Personal qualities – not just Year 12 results – are crucial in shaping the best teachers, Catholic Education Melbourne Executive Director Stephen Elder says.
And the Victorian Government’s Excellence in Teacher Education reforms’ focus on Australian Tertiary Admission Rank (ATAR) scores result risks both a shortage of teachers and larger class sizes.
‘We all want quality teaching,’ Mr Elder says, ‘but this requires looking at more in would-be teachers than their ATAR results.
‘Resilience, personality and a passion to pursue a career in education are more important qualities than a high ATAR score or university results.’
The Andrews Labor Government has announced that it would introduce a minimum of a 70 ATAR for entry into undergraduate teaching courses from 2019.
‘Nerds don’t necessarily make good teachers,’ Mr Elder said. ‘Social and emotional intelligence are vital too.
‘This was specifically recognised in last year’s Teacher Ministerial Advisory Group review of teacher training, which pointedly failed to recommend a minimum ATAR for entry into teaching courses.
‘Instead, it recognised that there is a continuum of learning for teachers that extends beyond their final year of school and university that stretches into the classroom and beyond.
‘Its key proposals focused on integration of theory and practice, strengthening quality assurance, ensuring classroom readiness for graduates teachers and improved teacher effectiveness and workforce planning for those already at the chalk face.’
Mr Elder said the state government’s newly-announced focus on ATAR results also ignored the Australian Council for Education Research’s (ACER) submission to the 2012 Senate inquiry into teacher quality and advice from the Australian Council of Deans of Education.
'ACER described a focus on entry scores to teaching courses as “a blunt approach” and “well short of international best practice”,’ Mr Elder said, ‘while the Australian Council of Deans of Education observed in their submission to the TMAG review “Nearly 70 per cent of students enter into teacher education programs after completing another degree or through another pathway”.’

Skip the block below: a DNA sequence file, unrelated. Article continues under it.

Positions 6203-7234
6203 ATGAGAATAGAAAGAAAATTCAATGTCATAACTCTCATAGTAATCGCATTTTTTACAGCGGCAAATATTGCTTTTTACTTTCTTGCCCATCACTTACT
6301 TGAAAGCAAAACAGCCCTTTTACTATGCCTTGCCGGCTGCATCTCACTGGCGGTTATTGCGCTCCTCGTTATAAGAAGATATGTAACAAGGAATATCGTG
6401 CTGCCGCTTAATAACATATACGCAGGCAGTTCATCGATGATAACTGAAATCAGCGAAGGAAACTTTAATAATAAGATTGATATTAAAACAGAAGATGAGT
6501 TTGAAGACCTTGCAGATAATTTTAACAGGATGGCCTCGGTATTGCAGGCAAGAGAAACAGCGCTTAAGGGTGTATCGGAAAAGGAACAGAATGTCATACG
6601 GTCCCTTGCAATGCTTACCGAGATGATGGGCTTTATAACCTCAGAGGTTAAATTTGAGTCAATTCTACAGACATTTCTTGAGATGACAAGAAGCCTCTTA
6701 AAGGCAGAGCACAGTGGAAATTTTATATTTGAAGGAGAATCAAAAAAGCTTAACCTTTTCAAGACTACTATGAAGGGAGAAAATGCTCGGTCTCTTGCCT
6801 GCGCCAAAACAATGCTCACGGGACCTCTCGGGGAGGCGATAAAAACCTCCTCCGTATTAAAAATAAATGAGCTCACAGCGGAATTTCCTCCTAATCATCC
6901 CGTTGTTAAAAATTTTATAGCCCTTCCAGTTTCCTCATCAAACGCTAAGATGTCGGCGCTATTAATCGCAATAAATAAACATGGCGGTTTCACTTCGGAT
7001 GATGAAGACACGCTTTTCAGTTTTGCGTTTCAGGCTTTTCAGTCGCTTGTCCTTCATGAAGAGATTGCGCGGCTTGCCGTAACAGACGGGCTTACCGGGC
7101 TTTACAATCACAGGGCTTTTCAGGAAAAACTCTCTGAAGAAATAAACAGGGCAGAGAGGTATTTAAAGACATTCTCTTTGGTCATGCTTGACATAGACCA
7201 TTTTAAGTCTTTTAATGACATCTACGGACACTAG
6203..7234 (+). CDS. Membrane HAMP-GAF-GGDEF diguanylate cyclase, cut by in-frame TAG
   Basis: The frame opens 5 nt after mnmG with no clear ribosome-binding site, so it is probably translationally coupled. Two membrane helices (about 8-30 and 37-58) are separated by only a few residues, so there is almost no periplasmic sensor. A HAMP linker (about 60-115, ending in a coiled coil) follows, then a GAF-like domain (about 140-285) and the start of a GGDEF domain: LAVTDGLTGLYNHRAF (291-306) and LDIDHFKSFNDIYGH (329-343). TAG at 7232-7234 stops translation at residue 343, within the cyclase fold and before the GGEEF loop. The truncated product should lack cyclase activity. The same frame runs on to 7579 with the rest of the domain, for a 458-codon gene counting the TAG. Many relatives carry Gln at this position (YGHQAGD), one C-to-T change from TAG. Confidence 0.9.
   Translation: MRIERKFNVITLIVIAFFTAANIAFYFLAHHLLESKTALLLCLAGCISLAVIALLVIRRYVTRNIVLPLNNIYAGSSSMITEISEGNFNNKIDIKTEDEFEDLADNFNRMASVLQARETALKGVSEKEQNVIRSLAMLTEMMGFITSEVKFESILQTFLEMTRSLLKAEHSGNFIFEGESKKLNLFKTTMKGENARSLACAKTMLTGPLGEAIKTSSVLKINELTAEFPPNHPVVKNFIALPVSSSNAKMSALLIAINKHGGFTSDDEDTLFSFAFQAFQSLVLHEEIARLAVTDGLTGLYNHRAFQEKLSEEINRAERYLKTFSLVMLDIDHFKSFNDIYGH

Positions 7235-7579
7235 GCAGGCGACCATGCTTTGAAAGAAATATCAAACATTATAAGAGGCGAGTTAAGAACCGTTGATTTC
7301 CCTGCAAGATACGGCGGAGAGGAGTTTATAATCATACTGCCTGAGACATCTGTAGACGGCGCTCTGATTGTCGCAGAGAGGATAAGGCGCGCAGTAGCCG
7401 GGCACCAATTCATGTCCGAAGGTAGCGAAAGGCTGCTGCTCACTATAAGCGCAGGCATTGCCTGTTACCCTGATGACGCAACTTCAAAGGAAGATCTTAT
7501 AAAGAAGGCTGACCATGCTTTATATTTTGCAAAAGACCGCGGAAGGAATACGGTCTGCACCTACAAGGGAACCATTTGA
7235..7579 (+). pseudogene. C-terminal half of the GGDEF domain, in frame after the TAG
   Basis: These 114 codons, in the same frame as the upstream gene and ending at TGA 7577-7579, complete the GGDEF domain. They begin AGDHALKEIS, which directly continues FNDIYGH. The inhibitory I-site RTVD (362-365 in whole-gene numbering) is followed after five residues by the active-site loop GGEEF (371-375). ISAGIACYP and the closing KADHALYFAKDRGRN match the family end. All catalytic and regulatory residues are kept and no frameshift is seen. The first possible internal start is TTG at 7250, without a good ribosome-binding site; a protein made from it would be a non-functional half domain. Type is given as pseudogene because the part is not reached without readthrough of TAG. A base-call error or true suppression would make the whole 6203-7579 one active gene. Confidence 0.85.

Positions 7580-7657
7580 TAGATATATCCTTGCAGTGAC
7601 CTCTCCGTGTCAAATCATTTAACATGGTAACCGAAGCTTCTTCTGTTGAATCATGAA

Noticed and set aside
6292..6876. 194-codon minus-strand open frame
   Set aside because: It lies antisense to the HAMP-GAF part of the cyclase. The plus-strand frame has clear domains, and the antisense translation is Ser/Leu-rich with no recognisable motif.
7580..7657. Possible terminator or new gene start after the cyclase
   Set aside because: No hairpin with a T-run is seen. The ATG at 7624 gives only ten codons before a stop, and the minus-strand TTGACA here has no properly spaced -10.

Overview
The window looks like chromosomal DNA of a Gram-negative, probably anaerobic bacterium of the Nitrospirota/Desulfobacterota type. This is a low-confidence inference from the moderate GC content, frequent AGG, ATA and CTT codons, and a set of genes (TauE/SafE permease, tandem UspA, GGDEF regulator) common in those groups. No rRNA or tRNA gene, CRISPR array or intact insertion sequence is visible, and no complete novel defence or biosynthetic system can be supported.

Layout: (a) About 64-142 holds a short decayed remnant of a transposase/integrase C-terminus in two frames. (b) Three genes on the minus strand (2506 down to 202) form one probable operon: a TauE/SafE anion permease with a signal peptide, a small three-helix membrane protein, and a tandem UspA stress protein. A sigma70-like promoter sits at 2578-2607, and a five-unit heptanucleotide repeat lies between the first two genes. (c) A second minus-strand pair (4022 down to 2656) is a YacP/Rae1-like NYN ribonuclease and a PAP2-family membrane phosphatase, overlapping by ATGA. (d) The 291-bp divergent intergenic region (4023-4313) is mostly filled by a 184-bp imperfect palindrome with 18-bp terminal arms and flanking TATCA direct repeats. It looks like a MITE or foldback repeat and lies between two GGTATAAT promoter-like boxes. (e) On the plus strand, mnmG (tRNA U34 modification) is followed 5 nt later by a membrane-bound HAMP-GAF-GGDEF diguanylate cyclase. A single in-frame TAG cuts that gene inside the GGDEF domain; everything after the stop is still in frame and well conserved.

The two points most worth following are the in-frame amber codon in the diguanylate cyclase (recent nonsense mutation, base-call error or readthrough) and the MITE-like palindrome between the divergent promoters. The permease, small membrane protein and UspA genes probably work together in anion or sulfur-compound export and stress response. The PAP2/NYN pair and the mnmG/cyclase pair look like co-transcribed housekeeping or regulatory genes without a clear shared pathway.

Mr Elder said the Andrews Government’s approach would struggle if it did not address the perception of the teaching profession with a plan to address teacher salaries.
‘There is also the issue of teacher earnings, a disincentive for many to enter the profession,’ said Mr Elder.
‘Despite relatively high starting salaries in education, this quickly tops out after ten years in the profession.
‘Put simply, better salaries will attract students with higher ATAR scores.’
Mr Elder warned teacher shortages were already looming.
‘Bureau of Statistics figures show that Victoria will need to educate almost 55,000 more primary school students by 2020, already creating a threat of teacher shortages that will lead to larger class sizes.
‘Today’s announcement risks exacerbating this.’
Mr Elder said he was keen to see further details of the ATAR announcement.
‘As the second largest employer of teachers in the state, Catholic Education Melbourne looks forward to having a discussion with the government to understand what they’re trying to achieve with these changes.’
Further information contact Christian Kerr, Media Adviser on 0402 977 352 or 9267 4411.